Being a victim

When is a victim truly a victim, as opposed to when someone merely thinks they are a victim? Why do we question this? Probably because, often enough, we hear someone claiming “victim” status when they may not actually be a victim at all. Their justification for claiming “victim” status comes through blaming someone or something other than themselves for their predicament. Their claim is that they are an “innocent victim,” where innocent really means they didn’t do anything wrong, anything to deserve what happened to them or their situation. We find this irritating when it isn’t true, when the person claiming to be a victim is actually entirely or mostly responsible for their situation.

For the same reasons, we often disdain pity. We think pity is entirely negative, that it is reserved for those who are “pathetic,” and therefore undeserving of our consideration. When we say we pity someone, we chide ourselves for it, wanting to avoid the appearance of arrogance, of being aloft, of looking down on the person we pity. We might even resent the person we pity, for making us want to pity them, which puts us back in that uncomfortable situation of having to decide whether they deserve our pity, and whether our feelings of pity make us complicit in their predicament of being, well, pitiable. Here’s the twist, though. Sometimes a victim really is a victim. Sometimes we should feel pity for those whose unfortunate situations are created through no fault of their own. If we choose not to offer our sorrow and condolences to those true victims, doesn’t that make us callous, uncaring, cold, even cruel? Also, and actually maybe more importantly, what does “victim” status do to the person claiming they are a victim?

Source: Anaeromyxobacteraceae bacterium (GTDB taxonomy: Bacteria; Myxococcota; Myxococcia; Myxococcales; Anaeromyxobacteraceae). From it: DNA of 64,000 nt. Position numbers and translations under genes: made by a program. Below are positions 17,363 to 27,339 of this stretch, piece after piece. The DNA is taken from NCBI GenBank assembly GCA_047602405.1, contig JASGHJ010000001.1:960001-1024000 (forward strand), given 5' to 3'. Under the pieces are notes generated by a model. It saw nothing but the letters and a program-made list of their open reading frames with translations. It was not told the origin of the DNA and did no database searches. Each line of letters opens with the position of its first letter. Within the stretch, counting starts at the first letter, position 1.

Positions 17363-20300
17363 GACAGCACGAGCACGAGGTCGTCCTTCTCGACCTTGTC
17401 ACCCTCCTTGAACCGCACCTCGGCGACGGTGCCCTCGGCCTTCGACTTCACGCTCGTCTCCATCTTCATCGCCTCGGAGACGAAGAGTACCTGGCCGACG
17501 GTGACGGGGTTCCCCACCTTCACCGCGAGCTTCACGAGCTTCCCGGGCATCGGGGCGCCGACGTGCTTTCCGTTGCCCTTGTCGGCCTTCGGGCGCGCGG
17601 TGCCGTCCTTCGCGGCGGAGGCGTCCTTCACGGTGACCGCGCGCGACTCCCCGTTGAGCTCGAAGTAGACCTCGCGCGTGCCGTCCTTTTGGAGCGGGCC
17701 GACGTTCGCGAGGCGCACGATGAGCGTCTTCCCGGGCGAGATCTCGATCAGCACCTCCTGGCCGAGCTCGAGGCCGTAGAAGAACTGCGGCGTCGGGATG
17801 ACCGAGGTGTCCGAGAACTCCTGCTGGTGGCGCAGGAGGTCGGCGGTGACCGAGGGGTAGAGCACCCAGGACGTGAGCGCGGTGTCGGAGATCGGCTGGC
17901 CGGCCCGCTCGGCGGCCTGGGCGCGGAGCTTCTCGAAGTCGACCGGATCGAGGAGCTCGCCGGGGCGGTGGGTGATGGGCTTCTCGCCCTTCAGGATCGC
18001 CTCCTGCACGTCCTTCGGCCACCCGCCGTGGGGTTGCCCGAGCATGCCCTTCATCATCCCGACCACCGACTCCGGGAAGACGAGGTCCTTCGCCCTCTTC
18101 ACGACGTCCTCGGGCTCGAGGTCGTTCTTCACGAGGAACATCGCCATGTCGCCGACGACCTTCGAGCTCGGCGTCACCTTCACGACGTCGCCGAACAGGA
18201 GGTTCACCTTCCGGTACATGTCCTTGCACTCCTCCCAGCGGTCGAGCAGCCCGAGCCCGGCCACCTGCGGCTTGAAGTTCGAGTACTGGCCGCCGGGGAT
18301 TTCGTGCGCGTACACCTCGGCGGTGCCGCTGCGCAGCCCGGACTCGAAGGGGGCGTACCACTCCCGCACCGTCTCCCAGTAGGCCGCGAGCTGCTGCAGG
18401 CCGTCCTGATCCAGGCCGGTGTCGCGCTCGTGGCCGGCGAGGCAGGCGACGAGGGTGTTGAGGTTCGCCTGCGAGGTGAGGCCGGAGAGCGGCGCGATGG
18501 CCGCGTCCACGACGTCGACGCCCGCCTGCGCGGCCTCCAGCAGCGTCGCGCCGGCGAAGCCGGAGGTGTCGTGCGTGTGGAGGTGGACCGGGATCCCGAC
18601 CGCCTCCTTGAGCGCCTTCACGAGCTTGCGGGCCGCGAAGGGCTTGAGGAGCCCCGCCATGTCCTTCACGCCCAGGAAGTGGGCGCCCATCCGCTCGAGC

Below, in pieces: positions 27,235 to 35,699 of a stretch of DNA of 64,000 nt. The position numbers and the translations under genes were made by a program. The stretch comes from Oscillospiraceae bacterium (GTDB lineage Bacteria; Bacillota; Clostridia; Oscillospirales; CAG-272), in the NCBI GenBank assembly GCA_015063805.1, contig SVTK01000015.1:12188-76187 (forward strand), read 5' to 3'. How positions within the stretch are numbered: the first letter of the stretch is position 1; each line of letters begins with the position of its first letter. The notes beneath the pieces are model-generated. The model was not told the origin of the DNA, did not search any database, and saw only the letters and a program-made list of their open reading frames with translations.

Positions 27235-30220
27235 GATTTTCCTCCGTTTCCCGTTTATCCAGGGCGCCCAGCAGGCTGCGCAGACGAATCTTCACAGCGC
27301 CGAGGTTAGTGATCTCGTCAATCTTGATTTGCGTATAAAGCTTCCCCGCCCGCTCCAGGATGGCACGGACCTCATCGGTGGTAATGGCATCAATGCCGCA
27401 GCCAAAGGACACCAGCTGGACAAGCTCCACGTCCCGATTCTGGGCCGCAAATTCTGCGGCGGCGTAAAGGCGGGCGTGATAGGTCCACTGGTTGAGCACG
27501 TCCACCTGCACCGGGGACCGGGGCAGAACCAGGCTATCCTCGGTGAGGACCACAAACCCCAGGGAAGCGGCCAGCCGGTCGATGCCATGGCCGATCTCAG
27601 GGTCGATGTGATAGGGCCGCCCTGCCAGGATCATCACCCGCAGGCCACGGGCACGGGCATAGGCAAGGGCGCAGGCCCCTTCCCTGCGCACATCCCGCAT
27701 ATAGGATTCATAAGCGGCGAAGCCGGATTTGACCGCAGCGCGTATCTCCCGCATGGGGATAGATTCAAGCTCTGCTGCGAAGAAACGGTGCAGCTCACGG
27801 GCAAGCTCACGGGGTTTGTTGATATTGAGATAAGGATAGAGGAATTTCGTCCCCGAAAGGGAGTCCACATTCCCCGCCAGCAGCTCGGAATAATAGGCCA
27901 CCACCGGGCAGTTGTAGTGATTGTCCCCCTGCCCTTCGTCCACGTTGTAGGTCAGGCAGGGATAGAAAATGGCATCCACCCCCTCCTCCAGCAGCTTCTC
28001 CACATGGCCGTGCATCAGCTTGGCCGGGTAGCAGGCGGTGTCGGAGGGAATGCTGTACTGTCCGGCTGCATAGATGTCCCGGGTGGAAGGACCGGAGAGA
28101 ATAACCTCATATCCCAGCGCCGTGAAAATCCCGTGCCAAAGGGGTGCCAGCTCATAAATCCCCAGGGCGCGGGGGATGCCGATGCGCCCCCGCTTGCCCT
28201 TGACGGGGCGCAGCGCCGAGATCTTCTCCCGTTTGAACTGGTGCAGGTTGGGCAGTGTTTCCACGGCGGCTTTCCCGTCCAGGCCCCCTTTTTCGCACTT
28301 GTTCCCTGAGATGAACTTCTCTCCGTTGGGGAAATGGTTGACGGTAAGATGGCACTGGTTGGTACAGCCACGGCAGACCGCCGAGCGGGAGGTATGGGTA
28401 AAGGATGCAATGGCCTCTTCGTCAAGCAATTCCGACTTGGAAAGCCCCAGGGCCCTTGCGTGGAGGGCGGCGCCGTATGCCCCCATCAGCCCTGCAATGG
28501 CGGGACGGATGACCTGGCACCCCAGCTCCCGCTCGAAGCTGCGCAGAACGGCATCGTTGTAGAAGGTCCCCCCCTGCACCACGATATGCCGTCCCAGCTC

Let’s start by offering a definition of what it means to be a victim. A victim is someone hurt or injured, through no fault of their own, by someone or something else.

The circumstances leading to become a victim could be a bear that got loose from the zoo and mauled someone. It could be a tree falling in the wind that happens to hit the tent they were sleeping in. It could be another person who physically abused them, or didn’t pay attention while driving and accidentally hurt them. In every case, the person who says they are a victim claims in some way that they themselves are not responsible for whatever caused them harm. If this is true, then it is actually a good idea for that person to think of themselves as a victim, not just because they are, but because then it calls attention to their need for redress, for a remedy, for some measure of help to put them back to as close to where they were before the incident happened. If it’s a bear attack (I just saw a movie where someone is attacked by a bear, and now I am writing this at my cabin, where there are actually bears running around, which is why I use such an outlandish example), then the person attacked needs immediate medical attention. The zoo also needs to help them with their recovery, lost work, pain and suffering, and all the rest. The zoo also needs to figure out how the bear escaped and revise their procedures, locks, and staffing, so no one else is attacked and so bears don’t endanger themselves by going out into public.

We need to pay attention to victims in our lives to help them when they need help. This is a fundamental component of compassion, and it is what we ourselves would expect from others in our lives if we fall victim to harm. If a friend loses a job due to an economic downturn, and they are struggling financially, a lending hand can go a long way. If another friend tells you their partner just hit them and pushed them down, and they are scared, ignoring their pleas could be dangerous for them, even though you might want to be careful in how you respond to avoid getting hurt as well. Hopefully, in this situation, you and your friend can together find a solution to help them get to a safe place before anything else happens. And hopefully, your friends’ abusive partner will face the legal consequences of their actions and be prevented from continuing to abuse your friend or others.